The federal government on Thursday increased the cost of fuel by Rs5.40 per litre which of high-speed diesel (HSD) by Rs2.54 per litre.
On the other hand, the rates of kerosene and also light-diesel oil (LDO) were raised by Rs1.39 and Rs1.27, respectively. The brand-new price for petrol will be Rs118.09 per litre, diesel will certainly be Rs116.5 per litre, kerosene will be Rs87.14 and that of LDO will be Rs84.67.
The change was shared by Unique Aide to Prime Minister on Political Matters (SAPM) Shahbaz Gill, who claimed that the premier had actually made a decision to offer the general public “huge relief” by not raising rates based on the referrals of the Oil & Gas Regulatory Authority (Ogra).
He disclosed that Ogra, in view of climbing oil prices in the international market over the last few months, had advised that the rate of gas be raised by Rs11.4 per litre. “In contrast to Ogra’s suggestions, the prime minister just approved a boost of Rs5.40 per litre keeping in view public interest,” he tweeted.
The government would “endure the burden” that would arise due to not increasing the prices in line with Ogra’s recommendations and “giving the public maximum relief”, Gill added.
This is the second time the prices of petroleum products have increased in the last 15 days. The government had previously increased the prices of all petroleum products by up to 4.7 per cent at the beginning of July to pass on “partial impact” of rise in international prices.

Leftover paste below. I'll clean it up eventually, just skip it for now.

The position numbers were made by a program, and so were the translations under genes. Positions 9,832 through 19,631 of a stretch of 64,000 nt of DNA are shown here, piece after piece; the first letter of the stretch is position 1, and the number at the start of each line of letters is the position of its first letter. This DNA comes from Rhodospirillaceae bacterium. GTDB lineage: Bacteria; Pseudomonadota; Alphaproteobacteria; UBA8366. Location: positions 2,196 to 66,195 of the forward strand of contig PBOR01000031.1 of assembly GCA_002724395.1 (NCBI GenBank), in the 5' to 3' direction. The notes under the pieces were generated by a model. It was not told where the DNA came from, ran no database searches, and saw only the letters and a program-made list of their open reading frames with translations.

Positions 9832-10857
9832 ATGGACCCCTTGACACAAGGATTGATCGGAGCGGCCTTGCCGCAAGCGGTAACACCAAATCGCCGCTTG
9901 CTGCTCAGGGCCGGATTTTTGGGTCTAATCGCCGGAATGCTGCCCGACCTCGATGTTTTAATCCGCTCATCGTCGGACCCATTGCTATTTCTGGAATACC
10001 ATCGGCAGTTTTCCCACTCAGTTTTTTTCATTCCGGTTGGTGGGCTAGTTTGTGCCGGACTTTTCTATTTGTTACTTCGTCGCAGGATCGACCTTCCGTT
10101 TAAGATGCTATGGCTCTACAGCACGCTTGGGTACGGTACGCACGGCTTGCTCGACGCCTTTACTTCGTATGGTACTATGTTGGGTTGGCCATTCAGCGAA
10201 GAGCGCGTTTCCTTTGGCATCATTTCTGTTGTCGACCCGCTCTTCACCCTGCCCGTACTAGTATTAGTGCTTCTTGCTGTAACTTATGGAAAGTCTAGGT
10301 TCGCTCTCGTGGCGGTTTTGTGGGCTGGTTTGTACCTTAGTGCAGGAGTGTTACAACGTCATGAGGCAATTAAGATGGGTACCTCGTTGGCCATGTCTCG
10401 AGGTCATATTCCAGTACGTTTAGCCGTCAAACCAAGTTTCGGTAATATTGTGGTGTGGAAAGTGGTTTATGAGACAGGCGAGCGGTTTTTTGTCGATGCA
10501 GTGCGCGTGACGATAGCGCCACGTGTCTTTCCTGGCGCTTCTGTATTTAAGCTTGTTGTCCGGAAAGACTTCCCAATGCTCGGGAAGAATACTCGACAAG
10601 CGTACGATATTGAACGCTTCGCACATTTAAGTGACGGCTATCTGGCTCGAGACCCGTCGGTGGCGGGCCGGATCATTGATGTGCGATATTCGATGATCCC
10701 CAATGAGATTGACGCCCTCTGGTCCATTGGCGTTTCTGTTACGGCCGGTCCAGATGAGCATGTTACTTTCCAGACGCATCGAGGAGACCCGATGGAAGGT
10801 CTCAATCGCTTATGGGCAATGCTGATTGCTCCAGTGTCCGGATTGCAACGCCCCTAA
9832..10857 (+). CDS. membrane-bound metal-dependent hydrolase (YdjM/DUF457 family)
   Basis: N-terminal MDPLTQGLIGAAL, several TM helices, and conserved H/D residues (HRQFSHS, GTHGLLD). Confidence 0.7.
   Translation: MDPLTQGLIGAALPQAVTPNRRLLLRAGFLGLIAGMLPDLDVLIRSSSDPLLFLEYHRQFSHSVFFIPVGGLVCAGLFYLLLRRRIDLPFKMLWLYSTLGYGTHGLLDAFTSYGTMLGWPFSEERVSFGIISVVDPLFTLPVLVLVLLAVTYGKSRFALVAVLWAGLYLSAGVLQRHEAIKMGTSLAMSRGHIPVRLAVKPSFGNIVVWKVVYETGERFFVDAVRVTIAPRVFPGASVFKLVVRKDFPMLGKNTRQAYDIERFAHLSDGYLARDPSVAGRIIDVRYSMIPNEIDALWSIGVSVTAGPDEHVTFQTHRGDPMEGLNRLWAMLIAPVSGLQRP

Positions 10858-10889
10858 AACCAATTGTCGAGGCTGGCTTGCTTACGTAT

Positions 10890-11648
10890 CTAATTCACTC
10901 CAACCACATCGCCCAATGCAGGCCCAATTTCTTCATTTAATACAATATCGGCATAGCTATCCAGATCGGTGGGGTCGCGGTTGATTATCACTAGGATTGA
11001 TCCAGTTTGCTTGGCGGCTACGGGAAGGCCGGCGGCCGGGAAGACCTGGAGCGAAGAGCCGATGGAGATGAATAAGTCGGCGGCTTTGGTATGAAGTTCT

The ex-depot price of petrol was increased by Rs2 per litre and that of HSD by Rs1.44 per litre. The ex-depot price of kerosene was increased by Rs3.86 per litre and that of LDO by Rs3.72 per litre, respectively.
The government had to reduce its tax on petrol and diesel to allow a minimum increase.
The finance ministry said at the time that the government maintained the practice of keeping the prices of petroleum products at an affordable level and had given up Rs252.4 billion petroleum levy it could have collected against the budgeted Rs30 per litre on all products. The ministry perhaps, however, did not know that under the existing law, it could collect Rs30 per litre petroleum levy only on petrol and diesel while its maximum rate on kerosene and LDO could not increase beyond Rs8-10 per litre.
It said Ogra had been recommending a substantial increase in the prices of petroleum products since May 1, corresponding to the increase in prices of petroleum products in the international market. However, the government absorbed the impact of increase by making adjustments in sales tax and petroleum levy. Currently, the petroleum levy rates are at the lowest level of the last six years, the finance ministry had said.